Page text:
Q: Where was your favourite place in the space station?
A: I recorded all the music on my iPad, using Garage Band. You can lay down multiple tracks, and I did all that in my little sleep
station. It's pretty small â€¦ My favourite place is the big window on the bottom of the space station. It faces the world â€¦ We go eight kilometres a second to stay in
orbit. From here to Vancouver in 40 seconds. Across Canada in
under 10 minutes â€¦ You see the whole world float by. You go around the world 16 times a day. I think my favourite place was by the great big window with my nose pressed up against the glass.
Q: What is your favourite food in space and on earth?
A: Tim Horton's maple-dip doughnuts . . . You sure don't want to eat a doughnut from six months ago. And all our space station food has to keep for six months or a year . . . We don't have a fridge. We don't have a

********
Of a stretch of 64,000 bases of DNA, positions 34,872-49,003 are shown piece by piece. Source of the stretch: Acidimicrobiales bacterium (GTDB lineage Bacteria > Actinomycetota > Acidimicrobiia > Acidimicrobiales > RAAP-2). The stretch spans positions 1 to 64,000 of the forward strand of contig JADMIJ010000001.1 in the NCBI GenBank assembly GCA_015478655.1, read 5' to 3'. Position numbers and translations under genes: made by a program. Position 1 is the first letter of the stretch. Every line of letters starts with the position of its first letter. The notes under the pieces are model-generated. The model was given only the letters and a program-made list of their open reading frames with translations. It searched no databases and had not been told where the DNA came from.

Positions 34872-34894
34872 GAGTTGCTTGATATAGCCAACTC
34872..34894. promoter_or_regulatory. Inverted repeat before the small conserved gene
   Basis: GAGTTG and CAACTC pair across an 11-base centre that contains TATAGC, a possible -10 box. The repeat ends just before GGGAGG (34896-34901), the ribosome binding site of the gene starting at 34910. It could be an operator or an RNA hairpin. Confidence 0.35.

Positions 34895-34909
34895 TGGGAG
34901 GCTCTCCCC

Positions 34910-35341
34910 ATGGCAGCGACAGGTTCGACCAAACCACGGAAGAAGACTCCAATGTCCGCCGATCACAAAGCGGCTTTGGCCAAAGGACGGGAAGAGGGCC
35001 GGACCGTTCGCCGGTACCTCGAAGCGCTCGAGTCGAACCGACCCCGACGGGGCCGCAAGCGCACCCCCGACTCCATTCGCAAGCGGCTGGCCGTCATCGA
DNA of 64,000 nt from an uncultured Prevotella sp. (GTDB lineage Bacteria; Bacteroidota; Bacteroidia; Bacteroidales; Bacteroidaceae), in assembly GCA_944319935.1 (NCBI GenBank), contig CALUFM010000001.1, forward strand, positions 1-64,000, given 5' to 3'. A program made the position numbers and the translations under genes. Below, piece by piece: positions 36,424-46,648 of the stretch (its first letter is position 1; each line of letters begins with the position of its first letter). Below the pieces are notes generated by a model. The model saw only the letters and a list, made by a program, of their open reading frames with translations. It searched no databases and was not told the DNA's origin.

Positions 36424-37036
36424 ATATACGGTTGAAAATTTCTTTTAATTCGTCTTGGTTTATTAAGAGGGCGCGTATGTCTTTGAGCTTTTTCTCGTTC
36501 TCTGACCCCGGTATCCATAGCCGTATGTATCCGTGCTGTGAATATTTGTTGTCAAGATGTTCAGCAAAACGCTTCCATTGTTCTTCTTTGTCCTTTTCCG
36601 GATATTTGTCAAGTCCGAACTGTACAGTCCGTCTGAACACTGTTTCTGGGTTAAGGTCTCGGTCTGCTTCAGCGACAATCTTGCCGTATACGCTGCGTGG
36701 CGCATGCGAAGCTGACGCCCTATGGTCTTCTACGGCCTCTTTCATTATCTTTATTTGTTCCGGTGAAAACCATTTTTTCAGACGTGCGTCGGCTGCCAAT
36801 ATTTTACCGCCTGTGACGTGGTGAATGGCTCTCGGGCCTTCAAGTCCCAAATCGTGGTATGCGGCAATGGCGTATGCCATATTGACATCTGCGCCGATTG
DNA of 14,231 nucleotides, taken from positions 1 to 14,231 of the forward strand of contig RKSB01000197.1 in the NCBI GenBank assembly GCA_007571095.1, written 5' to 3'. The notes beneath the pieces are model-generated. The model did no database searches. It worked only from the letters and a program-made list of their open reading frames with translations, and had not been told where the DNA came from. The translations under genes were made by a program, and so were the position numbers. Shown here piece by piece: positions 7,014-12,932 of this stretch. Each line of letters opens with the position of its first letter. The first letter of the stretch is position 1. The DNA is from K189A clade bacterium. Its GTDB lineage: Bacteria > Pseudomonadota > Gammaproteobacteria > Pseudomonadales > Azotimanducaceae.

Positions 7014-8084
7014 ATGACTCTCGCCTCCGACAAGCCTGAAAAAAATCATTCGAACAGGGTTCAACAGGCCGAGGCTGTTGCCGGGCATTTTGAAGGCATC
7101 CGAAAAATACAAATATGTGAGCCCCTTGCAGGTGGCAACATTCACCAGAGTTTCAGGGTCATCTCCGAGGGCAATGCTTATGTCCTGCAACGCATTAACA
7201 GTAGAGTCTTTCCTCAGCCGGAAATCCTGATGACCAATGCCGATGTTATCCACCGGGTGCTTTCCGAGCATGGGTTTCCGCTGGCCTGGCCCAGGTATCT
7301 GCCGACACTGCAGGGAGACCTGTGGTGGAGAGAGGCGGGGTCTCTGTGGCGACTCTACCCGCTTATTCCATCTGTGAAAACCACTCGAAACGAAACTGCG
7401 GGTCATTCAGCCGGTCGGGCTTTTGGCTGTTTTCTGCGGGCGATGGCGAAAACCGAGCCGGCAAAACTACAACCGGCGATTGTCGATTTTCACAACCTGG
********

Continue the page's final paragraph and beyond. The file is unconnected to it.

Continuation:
microwave, so it's all mediocre food. It's like camping food . . . But in space you're weightless, so space doesn't . . . push any of the fluids of your body down so your sinuses never drain.
Your sinuses get full and stay full and that limits how you can taste your food in space. It's like having a cold. So we like spicy food. And the spiciest food up there is like horseradish sauce. So I like shrimp cocktail â€¦ even though it's re-hydrated, it has a nice crunch . . .
Q: Is it hard to do things without gravity?